An Islamic group, Muslim Rights Concern (MURIC), has appealed to the Minister of Internal Affairs Rauf Aregbesola, to free the 54 soldiers, who are currently being detained in prisons across the country.
The Director of MURIC, Prof. Ishaq Akintola, in a statement issued on Monday, in Lagos, said Aregbesola should consider releasing the soldiers as he planned to decongest the prisons within the next six months.
Akintols said though the minister had laid emphasis on awaiting trial inmates, the group is, however, appealing to him to extend the gesture to the 54 soldiers serving various prison sentences too.
He said the minister had good intentions; and that the idea was laudable, visionary and humane.
“The available data indicates that more than 70 per cent of correctional centres’ inmates are awaiting trial; this has caused severe congestion, forcing inmates to sleep in turns.
“They queue for hours in front of toilets, and this is dehumanising, degrading and inconsiderate.
“MURIC, however, is appealing to the minister to extend the decongestion exercise to the 54 soldiers.
The soldiers had already lost some of their men and officers due to poor equipment when they advanced on Damboa on July 9, 2014.’’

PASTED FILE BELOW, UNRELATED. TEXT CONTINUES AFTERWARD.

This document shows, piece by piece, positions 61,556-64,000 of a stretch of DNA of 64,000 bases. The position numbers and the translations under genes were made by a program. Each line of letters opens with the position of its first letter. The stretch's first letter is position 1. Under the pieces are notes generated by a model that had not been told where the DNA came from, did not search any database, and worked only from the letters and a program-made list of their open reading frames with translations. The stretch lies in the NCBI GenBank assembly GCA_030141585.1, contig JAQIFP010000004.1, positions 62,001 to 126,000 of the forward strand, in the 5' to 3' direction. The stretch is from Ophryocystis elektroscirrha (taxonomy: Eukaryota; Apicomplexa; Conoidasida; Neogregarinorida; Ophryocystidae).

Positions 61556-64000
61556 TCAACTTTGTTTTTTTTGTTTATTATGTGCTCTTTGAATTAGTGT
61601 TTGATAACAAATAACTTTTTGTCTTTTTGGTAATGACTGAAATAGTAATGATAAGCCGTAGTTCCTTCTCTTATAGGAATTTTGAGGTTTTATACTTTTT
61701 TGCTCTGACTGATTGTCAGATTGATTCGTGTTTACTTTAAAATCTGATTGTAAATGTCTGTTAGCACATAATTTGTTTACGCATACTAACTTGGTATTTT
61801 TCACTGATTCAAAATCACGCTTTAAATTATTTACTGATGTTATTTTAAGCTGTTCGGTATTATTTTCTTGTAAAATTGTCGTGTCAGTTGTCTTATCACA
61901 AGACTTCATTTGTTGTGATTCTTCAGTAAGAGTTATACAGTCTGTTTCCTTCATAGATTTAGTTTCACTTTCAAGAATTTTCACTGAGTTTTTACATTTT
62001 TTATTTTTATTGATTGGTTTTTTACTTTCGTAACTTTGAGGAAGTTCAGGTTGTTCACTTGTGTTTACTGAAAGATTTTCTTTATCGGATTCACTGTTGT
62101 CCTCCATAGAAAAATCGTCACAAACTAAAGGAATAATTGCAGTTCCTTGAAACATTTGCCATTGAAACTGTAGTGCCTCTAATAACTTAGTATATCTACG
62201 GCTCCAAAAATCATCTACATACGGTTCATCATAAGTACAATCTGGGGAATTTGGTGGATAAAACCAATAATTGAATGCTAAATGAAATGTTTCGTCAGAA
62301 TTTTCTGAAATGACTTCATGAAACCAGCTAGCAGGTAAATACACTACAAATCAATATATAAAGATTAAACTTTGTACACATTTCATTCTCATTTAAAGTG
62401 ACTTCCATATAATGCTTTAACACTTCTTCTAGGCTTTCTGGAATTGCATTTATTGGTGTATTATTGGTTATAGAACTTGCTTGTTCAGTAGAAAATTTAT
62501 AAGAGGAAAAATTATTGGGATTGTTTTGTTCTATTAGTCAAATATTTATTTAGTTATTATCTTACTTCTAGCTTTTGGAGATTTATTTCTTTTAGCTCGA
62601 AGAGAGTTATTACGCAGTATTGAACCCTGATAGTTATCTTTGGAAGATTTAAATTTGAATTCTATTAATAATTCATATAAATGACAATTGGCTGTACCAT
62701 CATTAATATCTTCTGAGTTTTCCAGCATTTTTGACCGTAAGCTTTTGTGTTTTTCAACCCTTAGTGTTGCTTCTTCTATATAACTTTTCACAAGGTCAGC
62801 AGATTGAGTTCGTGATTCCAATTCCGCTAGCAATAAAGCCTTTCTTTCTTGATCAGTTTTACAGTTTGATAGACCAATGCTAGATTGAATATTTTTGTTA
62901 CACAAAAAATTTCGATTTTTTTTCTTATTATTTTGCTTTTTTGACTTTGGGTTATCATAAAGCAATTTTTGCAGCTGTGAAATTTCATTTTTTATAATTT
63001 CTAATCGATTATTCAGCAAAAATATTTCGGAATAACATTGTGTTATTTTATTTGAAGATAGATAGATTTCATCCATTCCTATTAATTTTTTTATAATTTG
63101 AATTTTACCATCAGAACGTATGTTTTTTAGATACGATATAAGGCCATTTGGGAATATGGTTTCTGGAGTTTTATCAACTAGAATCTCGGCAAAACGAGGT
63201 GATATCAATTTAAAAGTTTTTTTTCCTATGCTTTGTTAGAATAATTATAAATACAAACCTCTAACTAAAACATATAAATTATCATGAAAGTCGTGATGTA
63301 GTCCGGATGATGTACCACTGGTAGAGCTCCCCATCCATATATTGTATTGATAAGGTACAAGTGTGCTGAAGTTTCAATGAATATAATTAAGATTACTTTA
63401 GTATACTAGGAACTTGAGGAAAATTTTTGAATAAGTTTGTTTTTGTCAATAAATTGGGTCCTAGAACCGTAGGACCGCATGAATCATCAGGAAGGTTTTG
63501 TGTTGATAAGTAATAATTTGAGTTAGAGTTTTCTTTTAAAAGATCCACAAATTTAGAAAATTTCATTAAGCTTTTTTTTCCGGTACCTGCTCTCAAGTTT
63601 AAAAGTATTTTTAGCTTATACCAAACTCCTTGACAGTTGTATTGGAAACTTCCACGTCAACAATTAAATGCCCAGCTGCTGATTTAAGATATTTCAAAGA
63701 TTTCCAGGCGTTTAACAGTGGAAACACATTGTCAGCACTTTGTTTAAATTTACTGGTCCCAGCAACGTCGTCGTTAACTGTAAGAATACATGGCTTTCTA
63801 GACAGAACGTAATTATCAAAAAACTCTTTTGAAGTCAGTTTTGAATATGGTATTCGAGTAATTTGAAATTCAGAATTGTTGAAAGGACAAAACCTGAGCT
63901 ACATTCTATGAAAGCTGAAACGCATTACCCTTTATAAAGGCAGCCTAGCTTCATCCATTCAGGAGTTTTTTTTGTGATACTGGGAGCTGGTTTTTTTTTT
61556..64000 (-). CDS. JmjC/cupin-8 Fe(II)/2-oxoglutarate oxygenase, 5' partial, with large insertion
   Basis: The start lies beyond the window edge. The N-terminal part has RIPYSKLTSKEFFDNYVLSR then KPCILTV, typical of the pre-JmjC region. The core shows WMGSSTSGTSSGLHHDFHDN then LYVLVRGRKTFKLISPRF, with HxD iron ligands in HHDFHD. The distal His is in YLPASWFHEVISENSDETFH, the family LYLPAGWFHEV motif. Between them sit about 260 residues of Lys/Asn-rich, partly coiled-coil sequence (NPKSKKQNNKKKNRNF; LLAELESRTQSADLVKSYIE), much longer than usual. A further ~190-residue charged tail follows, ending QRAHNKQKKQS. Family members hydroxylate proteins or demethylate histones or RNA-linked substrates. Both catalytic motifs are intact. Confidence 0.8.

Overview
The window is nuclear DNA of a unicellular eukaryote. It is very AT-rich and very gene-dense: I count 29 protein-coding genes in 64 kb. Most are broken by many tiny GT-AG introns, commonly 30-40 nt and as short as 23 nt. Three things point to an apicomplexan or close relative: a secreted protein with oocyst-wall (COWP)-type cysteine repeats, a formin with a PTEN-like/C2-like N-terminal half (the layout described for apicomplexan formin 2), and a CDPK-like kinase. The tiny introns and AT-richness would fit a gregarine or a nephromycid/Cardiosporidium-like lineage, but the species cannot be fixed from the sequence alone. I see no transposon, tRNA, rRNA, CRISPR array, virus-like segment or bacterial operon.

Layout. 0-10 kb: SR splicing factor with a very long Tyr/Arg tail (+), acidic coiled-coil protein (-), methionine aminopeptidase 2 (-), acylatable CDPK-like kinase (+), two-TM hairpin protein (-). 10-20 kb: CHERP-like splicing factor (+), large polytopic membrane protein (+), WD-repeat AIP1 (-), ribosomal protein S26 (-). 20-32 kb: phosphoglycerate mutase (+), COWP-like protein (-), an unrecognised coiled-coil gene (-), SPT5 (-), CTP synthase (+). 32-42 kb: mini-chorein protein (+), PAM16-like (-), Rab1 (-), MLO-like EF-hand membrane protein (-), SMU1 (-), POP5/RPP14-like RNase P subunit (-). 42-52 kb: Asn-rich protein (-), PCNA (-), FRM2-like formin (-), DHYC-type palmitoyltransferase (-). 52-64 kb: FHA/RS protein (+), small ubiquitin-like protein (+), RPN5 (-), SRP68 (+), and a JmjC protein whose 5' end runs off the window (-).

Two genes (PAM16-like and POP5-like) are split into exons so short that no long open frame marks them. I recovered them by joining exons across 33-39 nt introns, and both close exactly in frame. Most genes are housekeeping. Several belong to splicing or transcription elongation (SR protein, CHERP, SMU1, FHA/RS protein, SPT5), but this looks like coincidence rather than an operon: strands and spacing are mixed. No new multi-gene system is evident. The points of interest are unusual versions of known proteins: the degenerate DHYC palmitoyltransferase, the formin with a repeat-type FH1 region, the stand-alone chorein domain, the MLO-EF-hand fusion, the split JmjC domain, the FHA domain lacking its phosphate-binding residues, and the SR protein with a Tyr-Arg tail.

Akintola said that some of the detained soldiers were arrested for daring to complain to their commander that their weapons were too poor to confront better equipped Boko Haram fighters.
“They were sentenced to death in December 2014, but this was later commuted to 10 years imprisonment.
According to him, Nigerians are now aware that it is the case of the 54 soldiers’ that uncovered some irregularities in the army.
“We, therefore, contend that the 54 soldiers should be seen as heroes and patriots, instead of being treated as criminals who merely deserve to rot in jail.”
He said it was on these humane and compassionate grounds he was pleading with the minister to kindly extend the decongestion exercise to the 54 soldiers.
According to Akinola, 1,574 out of 1,761 inmates in Anambra are awaiting trial, out of the 600 inmates in Aba, only 113 of them are serving full sentences.
“The rest are awaiting trial; and expectedly, 80 of them have gone mad, which it is so pathetic and alarming.
Aregbesola recently said at a public hearing, organised by the National Assembly Joint Committee on Appropriation, that a committee had been set up to determine how the Federal Government could decongest the country’s prisons in six months.
According to the minister, the committee has started working with the office of the Attorney-General of the Federation (AGF) to achieve the goal.